I am building a web site that provides user login. For that, I am currently researching good strategies for dealing with authentication.
How I'm doing it right now
My current concept is modeled after what seems to be the common consensus right now. Passwords are salted with 64 bytes from
/dev/urandom and then hashed with 100 rounds of SHA-512. After every round, the original password is concatenated to the result and then fed into the next round. When a user wants to log in, they send their credentials to the server, where the described procedure is then repeated (using the same salt, obviously) and compared to the hash in the database.
This strategy seems adequately secure to me (please correct me if I'm wrong, it is basically just the result of reading a lot of online guides and watching YouTube videos). However, I think it has a major flaw, which is the client having to send the password in plain text to the server. Yes, I naturally use HTTPS, but still, if the connection was somehow compromised for whatever reason, so is the password.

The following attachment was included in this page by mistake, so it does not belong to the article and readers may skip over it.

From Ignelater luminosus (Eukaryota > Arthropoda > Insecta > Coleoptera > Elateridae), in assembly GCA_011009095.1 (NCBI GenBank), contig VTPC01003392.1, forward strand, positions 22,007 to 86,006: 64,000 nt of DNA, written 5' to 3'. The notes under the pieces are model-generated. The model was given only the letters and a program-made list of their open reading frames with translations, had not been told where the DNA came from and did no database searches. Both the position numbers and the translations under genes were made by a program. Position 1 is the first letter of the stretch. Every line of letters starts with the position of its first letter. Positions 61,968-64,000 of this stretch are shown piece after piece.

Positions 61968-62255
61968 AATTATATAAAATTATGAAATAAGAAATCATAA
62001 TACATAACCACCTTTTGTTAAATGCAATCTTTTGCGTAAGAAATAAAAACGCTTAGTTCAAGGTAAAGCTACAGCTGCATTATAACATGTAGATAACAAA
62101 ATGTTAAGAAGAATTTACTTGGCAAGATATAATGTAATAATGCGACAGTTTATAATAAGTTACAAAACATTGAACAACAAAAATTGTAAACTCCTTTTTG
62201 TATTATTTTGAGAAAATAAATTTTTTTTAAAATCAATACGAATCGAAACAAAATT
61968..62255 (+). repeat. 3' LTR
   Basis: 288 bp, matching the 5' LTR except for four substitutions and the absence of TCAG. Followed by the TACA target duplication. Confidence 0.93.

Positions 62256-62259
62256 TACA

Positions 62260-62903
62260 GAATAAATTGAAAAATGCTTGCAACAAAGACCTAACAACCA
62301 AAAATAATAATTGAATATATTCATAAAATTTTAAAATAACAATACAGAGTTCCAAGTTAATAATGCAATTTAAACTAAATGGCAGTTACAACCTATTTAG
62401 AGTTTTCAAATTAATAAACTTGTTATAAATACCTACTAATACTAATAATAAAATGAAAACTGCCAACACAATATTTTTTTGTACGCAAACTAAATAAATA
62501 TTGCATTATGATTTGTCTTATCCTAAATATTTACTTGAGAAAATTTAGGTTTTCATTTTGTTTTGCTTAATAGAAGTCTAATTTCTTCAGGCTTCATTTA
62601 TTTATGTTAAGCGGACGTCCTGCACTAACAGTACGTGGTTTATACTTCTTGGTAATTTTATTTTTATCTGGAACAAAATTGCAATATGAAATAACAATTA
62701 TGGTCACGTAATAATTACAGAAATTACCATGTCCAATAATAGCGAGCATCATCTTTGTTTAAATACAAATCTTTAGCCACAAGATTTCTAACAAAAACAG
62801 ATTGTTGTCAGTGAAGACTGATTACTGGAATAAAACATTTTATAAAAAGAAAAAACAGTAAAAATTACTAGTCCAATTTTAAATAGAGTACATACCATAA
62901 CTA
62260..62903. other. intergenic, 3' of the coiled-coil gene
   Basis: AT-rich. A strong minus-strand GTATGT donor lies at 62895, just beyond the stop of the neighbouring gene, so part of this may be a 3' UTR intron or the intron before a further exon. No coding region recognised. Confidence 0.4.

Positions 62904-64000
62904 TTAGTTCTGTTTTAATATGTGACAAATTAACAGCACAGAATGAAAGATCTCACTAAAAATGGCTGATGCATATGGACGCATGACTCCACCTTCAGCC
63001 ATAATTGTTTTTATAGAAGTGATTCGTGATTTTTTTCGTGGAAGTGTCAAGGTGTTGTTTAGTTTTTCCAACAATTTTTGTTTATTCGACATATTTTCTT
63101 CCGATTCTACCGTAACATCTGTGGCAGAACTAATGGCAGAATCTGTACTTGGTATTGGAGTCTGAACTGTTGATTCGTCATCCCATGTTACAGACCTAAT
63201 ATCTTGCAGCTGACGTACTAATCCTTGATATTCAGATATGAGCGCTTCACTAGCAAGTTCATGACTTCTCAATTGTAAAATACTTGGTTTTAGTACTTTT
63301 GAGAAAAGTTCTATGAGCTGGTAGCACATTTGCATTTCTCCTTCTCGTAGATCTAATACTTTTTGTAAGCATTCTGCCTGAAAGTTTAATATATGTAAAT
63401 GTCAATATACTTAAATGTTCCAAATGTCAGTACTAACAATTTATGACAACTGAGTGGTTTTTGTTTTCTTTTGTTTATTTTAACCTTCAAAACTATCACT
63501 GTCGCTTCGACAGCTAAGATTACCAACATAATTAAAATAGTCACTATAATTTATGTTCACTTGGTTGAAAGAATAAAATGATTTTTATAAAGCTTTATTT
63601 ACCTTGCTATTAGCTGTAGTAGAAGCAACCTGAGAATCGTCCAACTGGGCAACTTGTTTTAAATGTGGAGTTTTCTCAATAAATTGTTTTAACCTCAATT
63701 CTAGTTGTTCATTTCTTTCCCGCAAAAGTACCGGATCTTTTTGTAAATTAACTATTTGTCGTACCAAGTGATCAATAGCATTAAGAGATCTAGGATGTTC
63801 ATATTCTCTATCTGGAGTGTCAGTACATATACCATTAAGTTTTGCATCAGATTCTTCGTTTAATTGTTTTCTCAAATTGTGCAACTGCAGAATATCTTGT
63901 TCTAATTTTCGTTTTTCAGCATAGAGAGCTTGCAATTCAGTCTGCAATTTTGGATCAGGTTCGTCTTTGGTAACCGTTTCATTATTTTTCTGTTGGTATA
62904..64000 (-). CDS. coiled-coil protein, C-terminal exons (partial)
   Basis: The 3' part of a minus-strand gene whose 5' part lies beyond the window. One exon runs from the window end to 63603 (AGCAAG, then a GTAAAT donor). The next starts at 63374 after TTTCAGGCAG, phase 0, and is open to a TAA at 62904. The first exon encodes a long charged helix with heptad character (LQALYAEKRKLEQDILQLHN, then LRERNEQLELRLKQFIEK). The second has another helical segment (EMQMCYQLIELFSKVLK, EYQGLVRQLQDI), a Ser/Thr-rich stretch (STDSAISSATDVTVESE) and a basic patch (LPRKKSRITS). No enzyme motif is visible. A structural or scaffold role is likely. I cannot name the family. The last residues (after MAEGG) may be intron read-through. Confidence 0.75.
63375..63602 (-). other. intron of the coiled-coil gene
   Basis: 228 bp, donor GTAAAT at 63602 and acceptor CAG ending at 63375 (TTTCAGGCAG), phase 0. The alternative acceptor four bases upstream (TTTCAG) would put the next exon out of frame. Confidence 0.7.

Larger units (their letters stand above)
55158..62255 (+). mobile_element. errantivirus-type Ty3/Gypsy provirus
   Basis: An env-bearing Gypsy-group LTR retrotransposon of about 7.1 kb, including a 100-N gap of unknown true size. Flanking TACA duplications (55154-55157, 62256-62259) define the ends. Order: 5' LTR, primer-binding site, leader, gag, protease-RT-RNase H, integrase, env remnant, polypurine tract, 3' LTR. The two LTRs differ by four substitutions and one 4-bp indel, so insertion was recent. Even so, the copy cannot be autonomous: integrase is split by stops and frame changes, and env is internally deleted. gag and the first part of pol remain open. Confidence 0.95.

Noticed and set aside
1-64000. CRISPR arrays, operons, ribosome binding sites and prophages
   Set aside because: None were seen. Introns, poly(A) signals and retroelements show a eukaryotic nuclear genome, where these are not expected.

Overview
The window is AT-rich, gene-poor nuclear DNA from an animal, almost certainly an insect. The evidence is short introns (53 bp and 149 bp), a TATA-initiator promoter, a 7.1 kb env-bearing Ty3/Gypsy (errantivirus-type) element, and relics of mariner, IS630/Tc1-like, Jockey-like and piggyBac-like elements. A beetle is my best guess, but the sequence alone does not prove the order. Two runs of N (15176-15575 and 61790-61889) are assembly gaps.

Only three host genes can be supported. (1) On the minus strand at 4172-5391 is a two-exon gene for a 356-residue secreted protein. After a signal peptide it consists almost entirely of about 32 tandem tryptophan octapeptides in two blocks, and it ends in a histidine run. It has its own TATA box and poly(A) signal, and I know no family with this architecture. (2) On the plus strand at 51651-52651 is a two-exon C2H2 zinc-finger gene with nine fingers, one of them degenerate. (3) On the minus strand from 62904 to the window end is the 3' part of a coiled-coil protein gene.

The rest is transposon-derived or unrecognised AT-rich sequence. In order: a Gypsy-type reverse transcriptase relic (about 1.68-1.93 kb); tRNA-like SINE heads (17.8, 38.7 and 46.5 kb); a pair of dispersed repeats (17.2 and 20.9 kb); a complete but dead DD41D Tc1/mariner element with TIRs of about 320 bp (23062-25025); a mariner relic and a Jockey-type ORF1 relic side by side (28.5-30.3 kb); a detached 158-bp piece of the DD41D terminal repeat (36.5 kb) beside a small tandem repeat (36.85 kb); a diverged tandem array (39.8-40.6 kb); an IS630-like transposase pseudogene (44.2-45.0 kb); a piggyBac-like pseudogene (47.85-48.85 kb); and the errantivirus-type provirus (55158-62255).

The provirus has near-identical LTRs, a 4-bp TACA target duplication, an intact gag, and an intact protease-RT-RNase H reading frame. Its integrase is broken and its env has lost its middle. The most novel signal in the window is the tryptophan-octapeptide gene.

The alternative concept
So I thought of an entirely different approach: using PGP keys. When a user signs up, they generate a PGP key pair, encrypt the private key using a password of their choice and send it to the server. When they want to log in again, the server generates a string of random characters and encrypts it using the public key. The encrypted random string and key pair are then sent to the client, who will need to decrypt it again to prove they have the private key's password.
This method would prevent the password from ever being transmitted over the network and even allow for cool stuff like end-to-end encrypted chat between users. The only drawback I could find is the server having to give out encrypted private keys to basically anyone who requests them, making brute-force attacks way easier. I could mitigate that by running a computationally expensive key expansion algorithm on the client side and use the result of that for encrypting the private key.
But I still don't really trust the whole thing, and so I would love to hear your feedback on whether this is a good idea or if I should just stick with how I'm doing it right now.
Based on some of the answers, I think my question is a little misleading. My requirement is that the only thing users ever need to provide for successful authentication is their username/password and nothing else, regardless of what device they are using or whether they were logged in on that device before.